Problems with Canning Applesauce

debby417October 11, 2010

I have made applesauce in the past and simply froze the jars. This year I wanted to actually 'can' it, so I tried the hot water bath method as outlined in the Ball Blue Book Guide. I did one small batch and had one jar that leaked and looked like it had about 1/2" or so of what must be water at the bottom of the jar. The lid sealed properly, but the water looking stuff at the bottom concerned me. I did the rest of my bushel of apples in two batches, making sure to tighten the rings as tight as I could get them before putting in the hot water bath. Every single jar has some amount of again, what must be water at the bottom of the jar. Everywhere from a tiny amount to as much as 3/4". The jars are all properly sealed. Are they safe to store at room temperature? I have searched the web looking for answers, but can't come up with anything. I can't decide if they're unsafe to store and eat, or not to worry about it since it's probably only water that leaked into the jar and they sealed up properly.

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Linda_Lou(SW Wa.)

It isn't water seeping into the jars. That doesn't happen.
It is the water from the applesauce itself just separating.
Sometimes it is because you made it too thick. That is the main problem people make, they make their sauce too thick. It should be somewhat runny, it should move in the jars. It isn't apple paste or applebutter, it is apple sauce.
Sauce is thin. Check the store stuff and you will see it is not all that thick.

    Bookmark   October 11, 2010 at 12:38PM
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readinglady(z8 OR)

The commercial process for applesauce (and tomatoes) is different so the product doesn't separate. But the homemade does, especially if the applesauce is thick, as Linda_Lou mentioned.

So call it water or apple juice, that's what's at the bottom of the jar. All you need to do is stir the applesauce when you serve it. (And do can a thinner sauce next time.)


    Bookmark   October 11, 2010 at 1:08PM
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Interesting - I have never had applesauce separate -didn't know it would do that.

But I can mine up to use for other things (not plain eating) so I cook the apples until they are mush, run them through through the mill, reheat so it's HOT and put it in the jars.

Though it's thick enough to "burp" if I don't keep stirring it well. Sure do hate having an eruption of applesauce!

    Bookmark   October 11, 2010 at 2:25PM
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val_s(z5 central IL)

I make mine the same way as Macy. I know it's probably too thick for some people but that's the way we like it. So far (knock on wood) I haven't had any separation, leakage or jars not sealing. Lucky, I guess.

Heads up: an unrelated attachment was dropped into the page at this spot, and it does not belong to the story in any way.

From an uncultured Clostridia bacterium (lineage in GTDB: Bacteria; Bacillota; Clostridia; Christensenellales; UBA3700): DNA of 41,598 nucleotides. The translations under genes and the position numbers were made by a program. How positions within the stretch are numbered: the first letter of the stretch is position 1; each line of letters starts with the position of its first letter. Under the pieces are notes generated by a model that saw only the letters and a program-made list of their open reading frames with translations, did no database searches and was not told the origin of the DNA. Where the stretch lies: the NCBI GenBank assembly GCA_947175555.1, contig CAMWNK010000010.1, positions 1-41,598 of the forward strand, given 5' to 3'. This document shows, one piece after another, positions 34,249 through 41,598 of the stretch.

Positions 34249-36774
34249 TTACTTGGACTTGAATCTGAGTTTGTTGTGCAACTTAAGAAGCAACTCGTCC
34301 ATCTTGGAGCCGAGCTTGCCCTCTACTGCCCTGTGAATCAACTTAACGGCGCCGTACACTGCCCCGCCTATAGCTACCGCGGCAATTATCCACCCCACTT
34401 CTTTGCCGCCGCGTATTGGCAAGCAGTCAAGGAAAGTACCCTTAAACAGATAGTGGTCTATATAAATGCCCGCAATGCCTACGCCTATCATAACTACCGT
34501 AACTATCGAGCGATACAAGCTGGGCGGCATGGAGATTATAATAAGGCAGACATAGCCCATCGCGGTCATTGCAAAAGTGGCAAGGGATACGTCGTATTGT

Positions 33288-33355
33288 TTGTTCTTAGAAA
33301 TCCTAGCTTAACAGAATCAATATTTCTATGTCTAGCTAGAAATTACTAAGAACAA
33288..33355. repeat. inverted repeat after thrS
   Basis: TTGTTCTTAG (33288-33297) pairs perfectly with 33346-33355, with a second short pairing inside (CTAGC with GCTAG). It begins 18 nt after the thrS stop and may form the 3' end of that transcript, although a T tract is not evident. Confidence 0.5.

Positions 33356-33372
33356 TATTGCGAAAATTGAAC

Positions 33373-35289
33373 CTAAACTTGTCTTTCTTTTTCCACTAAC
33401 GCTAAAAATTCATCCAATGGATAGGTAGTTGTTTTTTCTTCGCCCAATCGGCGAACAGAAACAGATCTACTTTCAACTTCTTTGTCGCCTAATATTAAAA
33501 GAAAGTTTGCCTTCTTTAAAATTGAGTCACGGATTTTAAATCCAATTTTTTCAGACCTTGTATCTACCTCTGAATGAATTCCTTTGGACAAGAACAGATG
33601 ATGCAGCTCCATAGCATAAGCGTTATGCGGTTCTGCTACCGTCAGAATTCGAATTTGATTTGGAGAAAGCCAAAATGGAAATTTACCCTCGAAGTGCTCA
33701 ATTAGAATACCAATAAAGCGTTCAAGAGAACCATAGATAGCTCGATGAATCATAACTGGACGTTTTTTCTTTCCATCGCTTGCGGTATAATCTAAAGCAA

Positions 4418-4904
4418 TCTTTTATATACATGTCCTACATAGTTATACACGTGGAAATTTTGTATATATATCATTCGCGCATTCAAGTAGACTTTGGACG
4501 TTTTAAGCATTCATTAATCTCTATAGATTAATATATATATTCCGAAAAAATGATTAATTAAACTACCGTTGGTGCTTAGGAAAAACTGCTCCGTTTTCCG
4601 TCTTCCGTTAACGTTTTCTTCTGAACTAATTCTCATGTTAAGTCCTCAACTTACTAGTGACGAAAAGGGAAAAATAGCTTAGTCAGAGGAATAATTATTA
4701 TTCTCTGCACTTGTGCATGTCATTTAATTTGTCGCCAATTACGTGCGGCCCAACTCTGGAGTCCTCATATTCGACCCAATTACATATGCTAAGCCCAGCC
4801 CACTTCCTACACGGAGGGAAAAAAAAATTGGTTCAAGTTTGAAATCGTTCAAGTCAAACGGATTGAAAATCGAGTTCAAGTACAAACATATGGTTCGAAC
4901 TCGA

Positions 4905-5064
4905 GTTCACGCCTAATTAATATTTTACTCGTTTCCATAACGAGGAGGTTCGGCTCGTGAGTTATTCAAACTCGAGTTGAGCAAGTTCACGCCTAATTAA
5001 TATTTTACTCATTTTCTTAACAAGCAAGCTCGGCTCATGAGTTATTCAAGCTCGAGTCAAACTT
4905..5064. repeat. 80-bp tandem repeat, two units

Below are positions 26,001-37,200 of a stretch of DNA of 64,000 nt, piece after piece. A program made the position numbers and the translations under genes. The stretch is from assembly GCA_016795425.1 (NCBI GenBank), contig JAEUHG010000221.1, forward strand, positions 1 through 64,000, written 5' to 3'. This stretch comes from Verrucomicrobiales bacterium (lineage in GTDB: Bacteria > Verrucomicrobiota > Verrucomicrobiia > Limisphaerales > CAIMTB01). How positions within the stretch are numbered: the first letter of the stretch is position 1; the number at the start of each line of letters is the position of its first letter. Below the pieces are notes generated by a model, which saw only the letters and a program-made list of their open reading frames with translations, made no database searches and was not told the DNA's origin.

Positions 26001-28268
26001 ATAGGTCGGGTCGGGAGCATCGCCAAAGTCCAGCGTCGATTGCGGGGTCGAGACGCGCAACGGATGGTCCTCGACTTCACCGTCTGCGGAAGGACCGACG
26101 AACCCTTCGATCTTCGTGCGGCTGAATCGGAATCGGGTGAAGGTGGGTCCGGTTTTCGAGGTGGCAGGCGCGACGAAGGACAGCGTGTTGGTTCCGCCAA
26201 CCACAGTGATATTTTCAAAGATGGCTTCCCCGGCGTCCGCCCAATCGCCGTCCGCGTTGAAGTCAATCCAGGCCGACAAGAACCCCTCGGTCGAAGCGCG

Bookmark   October 11, 2010 at 4:39PM
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I wonder if this is affected by how much water is used to cook the apples. I only put enough in the bottom of my big electric roaster so the apples won't burn. I can fit 30 quartered apples in at one time - I remove the blossom and stem but leave the peel and seeds.

Then I turn the temp to about 275- 300 and leave them for several hours until I have no hard apples (I stir it a time or two).

When I want to make juice, I do the same but add about 12 cups of water, and I still get juice that is quite thick.

I peeled my last apple yesterday! I am so glad to be done with apples!

    Bookmark   October 11, 2010 at 7:41PM
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I made mine also. And I'm glad to be done with them!!! mine turned out very thick. I used my kitchenaid mixer, strainer attachment. I added water to the sauce. It turned out better that way.

    Bookmark   October 12, 2010 at 1:18PM
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readinglady(z8 OR)

I've gotten a lot of good ideas and recipes from Linda Amendt (though I don't share her obsession with liquid pectin), but it's a pick-and-choose-with-care thing because she tends to go her own way and doesn't necessarily follow standard practice.

I give her credit. When I emailed her about her canned fruit curds (with egg and butter) she responded speedily and did acknowledge in a follow-up that her recipes aren't tested.

Given the nature of most of her recipes, I'd say the risk is small, but there isn't certainty.

At least, though, she responded with an answer. I never did get a definitive answer on the safety or testing of some of the problematic recipes in the new Williams-Sonoma preserving book. I wouldn't recommend that one.


    Bookmark   October 12, 2010 at 3:28PM
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Yep, I was really amazed when my husband tossed an entire gallon of cider into my batch before pronouncing it "sauce". I thought it looked pretty good but I never buy appeal sauce from the store and this was my first attempt. My mom used to make it when I was a kid so I couldn't stand store bought.

    Bookmark   October 26, 2010 at 2:45PM
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